“There’s so much information to digest when it comes to pesticides,” says Dwight Johnson of Park River, N.D. “Whether it’s the chemistry of pesticides or understanding spray drift, NDSU Extension’s Pesticide Certification program provided the information I needed to work with pesticides effectively.”
Johnson is one of 4,000 individuals who obtained their private pesticide certification through NDSU Extension’s Pesticide Certification Program in the past year.
“Extension is responsible for the certification of pesticide applicators and/or dealers in North Dakota,” says Andrew Thostenson, Extension pesticide program specialist. “Certification is intended to ensure that people who use or merchandise certain pesticides or who make specific types of pesticide applications have a fundamental understanding of how to do so safely. Pesticide certification is the foundation for the safe and effective use of pesticides.”
Pesticide certification is required by the U.S. Environmental Protection Agency for people selling, purchasing or using restricted-use pesticides. The program is offered to private applicators such as farmers, gardeners and landowners, or anyone wanting to use restricted-use pesticides, and commercial or public applicators and dealers.
“For this program to be successful, it takes a collaborative effort among NDSU Extension agents who administer the program in each county and state specialists who develop the technical information needed to keep the program timely and relevant,” Thostenson says.
The work of Tom Peters, NDSU Extension sugar beet agronomist, and John Nowatzki, NDSU Extension ag machines systems specialist, has been critical in this area, explains Thostenson. Peters, Nowatzki and Thostenson have worked together to develop information on spray nozzle technology, understanding air temperature inversions and reducing spray drift by analyzing North Dakota Agricultural Weather Network data. In addition, they have updated and authored multiple Extension publications and presented seminars at meetings and field days.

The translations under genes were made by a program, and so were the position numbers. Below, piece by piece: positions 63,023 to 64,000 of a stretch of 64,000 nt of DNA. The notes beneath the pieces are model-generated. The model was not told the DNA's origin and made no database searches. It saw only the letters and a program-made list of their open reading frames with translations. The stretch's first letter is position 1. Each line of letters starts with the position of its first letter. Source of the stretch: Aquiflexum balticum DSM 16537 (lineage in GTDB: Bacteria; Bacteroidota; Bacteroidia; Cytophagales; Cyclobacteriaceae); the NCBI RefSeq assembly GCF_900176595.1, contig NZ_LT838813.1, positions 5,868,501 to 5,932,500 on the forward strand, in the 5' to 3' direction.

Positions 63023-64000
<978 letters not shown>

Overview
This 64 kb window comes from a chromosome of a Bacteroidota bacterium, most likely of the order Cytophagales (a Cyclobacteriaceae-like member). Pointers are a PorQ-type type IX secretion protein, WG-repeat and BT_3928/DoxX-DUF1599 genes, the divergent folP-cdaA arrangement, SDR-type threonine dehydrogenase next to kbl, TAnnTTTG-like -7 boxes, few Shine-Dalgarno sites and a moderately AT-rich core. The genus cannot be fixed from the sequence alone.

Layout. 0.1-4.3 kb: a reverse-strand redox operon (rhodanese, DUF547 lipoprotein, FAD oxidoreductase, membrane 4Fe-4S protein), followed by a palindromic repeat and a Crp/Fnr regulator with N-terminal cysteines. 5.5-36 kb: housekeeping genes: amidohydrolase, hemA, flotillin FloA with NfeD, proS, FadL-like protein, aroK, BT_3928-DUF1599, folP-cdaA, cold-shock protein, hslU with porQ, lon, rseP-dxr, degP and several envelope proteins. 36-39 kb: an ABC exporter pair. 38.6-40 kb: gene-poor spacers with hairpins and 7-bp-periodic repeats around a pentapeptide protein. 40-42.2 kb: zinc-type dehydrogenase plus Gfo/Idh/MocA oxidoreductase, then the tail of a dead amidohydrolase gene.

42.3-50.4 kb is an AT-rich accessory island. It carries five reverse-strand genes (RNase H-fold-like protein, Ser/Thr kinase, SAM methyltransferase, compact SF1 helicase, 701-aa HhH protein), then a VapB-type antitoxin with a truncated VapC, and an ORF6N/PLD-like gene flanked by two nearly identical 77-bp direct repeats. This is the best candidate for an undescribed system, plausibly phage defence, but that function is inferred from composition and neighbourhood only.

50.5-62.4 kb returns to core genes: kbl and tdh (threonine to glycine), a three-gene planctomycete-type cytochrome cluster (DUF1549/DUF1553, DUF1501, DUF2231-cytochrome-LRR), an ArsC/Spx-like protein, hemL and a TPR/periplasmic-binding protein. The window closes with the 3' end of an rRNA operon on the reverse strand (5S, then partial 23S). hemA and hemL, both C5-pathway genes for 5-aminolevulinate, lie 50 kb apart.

Rick Schmidt, NDSU Extension agent in Oliver County, and Brad Brummond, Extension agent in Walsh County, believe that no other Extension program allows them to develop relationships with every landowner, farmer or farm worker in their respective counties the way the pesticide certification program does.
“In Walsh County, we have many minority farm laborers who take the certification course,” says Brummond. “By connecting with them through pesticide certification, I get to know them personally and connect them to other Extension education they might be looking for.”
“We believe this program empowers all applicators to use pesticide products both effectively and economically,” Thostenson says. “But beyond providing knowledge on current pesticide issues, we are always thinking ahead to improve the training for future applicators. In the future, we plan to incorporate information on situational ethics, good decision making and managing stress into our trainings as well.”
FOR MORE INFORMATION:
Andrew Thostenson, 701-231-8050, email@example.com